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Downtown Calgary’s ‘The CORE’ Shopping Centre Optimistic as Traffic Increases

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Calgary is a city built on the success of the oilpatch.

When the oilpatch is booming, the city feels the impact in a positive way in many different areas including the retail industry. But when the oilpatch is struggling, that ripple effect is a painful one for retailers as less discretionary spending takes place.

The CORE shopping centre, which spans three city blocks in the heart of Calgary’s downtown, knows the ups and downs of the oilpatch very well  over the years and is closely tied into that economic cycle. 

THE CORE – PHOTO: CUSHMAN & WAKEFIELD
‘THE CORE” IS THREE CITY BLOCKS (PURPLE, YELLOW, AND ORANGE) TIED TOGETHER BY A BRIDGE (BLUE). PHOTO: CUSHMAN & WAKEFIELD

When oil prices collapsed in the latter half of 2014, it led to two recession years in Calgary in 2015 and 2016. And as always happens historically, thousands of jobs were shed by corporate Calgary with its head offices concentrated in the core. However, the economy began its slow rebound to recovery in 2017.

“We’re actually coming out of a fantastic 2018 heading into hopefully another strong year. In 2018, we are up in almost everything. In traffic, in sales, in gift card sales. So we’re really excited,” said Allison Onyett, marketing director for The CORE which is managed by Cushman & Wakefield Asset Services.

As of the end of August, The CORE was sitting at a 6.4 per cent increase in traffic year-to-date with some months being up as much as 20 per cent over last year. Gift card sales were 68 per cent higher this year year-to-date than last year. Weekend traffic increased in 2017 by 8.8 per cent and the shopping centre is maintaining that increase this year.

PHOTO: CUSHMAN & WAKEFIELD

“It is positive. However the numbers are still not those pre-recession numbers. We’re up over previous years. We’re still struggling to get to that pre-recession time. We were definitely affected by the layoffs in downtown Calgary. The downtown workers is traffic that is constantly passing through and as soon as you lay people off in the downtown core that is having fewer people walking through our centre every day,” said Onyett.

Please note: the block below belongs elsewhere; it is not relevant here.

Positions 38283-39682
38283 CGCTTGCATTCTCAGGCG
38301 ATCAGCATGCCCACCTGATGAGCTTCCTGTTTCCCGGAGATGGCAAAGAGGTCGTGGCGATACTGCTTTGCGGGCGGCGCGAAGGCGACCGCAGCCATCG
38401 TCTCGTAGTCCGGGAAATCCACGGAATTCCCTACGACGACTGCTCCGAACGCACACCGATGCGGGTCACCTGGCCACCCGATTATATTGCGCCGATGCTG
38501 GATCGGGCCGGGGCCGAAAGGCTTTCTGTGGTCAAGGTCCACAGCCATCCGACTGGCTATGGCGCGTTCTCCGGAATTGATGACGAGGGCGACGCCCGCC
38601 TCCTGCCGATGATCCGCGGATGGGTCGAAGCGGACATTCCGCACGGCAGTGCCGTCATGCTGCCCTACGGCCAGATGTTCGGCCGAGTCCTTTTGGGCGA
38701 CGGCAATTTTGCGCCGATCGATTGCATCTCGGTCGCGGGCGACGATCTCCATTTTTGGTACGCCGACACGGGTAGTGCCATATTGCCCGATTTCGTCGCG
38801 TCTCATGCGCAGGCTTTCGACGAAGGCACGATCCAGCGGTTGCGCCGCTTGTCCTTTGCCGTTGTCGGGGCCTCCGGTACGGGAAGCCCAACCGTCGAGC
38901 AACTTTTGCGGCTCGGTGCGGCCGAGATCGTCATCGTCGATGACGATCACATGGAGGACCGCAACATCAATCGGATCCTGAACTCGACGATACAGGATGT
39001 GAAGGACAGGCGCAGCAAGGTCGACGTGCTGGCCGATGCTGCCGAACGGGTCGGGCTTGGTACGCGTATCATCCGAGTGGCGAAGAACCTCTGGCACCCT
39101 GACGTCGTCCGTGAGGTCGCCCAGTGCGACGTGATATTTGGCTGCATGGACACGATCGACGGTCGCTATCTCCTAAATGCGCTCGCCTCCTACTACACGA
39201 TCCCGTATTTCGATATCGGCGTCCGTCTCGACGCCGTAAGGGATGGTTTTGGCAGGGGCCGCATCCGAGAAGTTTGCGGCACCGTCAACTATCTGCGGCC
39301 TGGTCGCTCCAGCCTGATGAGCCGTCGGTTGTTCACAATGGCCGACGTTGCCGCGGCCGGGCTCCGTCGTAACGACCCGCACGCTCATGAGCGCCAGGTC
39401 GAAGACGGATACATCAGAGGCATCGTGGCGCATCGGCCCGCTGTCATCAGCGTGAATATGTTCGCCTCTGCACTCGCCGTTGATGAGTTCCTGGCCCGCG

“So we’ve had to work really hard to come up with a marketing strategy that is event based, weekend based and engaging to further drive that traffic in from the suburbs that wouldn’t be here just because they’re working here but actually are coming to The CORE as a destination.”

The CORE has about 560,000 square feet of retail space.

“We are sitting at about a 20 per cent vacancy with permanent tenants. We’re actually almost fully leased coming into the fall here with a mix of both permanent and temporary tenants,” explained Onyett. “Some of them will come in just for the holiday season or some will be here for even a year or two. That’s still considered temporary. We’re actually running out of space to put some of these stores.

PHOTO: CUSHMAN & WAKEFIELD
ATRIUM SPANNING THREE CITY BLOCKS. PHOTO: CUSHMAN & WAKEFIELD

Michael Kehoe, an Alberta-based retail specialist with Fairfield Commercial Real Estate in Calgary, said The CORE shopping centre with its anchor department stores is one of the largest enclosed shopping centres of any city centre, of a market with under two million people, in North America and attracts millions of visitors every year.

“Holt Renfrew and La Maison Simons anchor The CORE and provide a powerful draw to the project and the surrounding retail centres such as Bankers Hall and Scotia Centre. Downtown Calgary with close to 30 per cent office vacancy has affected the customer footfall, retail sales and vacancy levels at The CORE. Recent proactive landlord leasing strategies leading to retiring less productive retail tenants in favour of more current and up-to-date retailers is paying off with higher sales productivity and encouraging increases,” said Kehoe.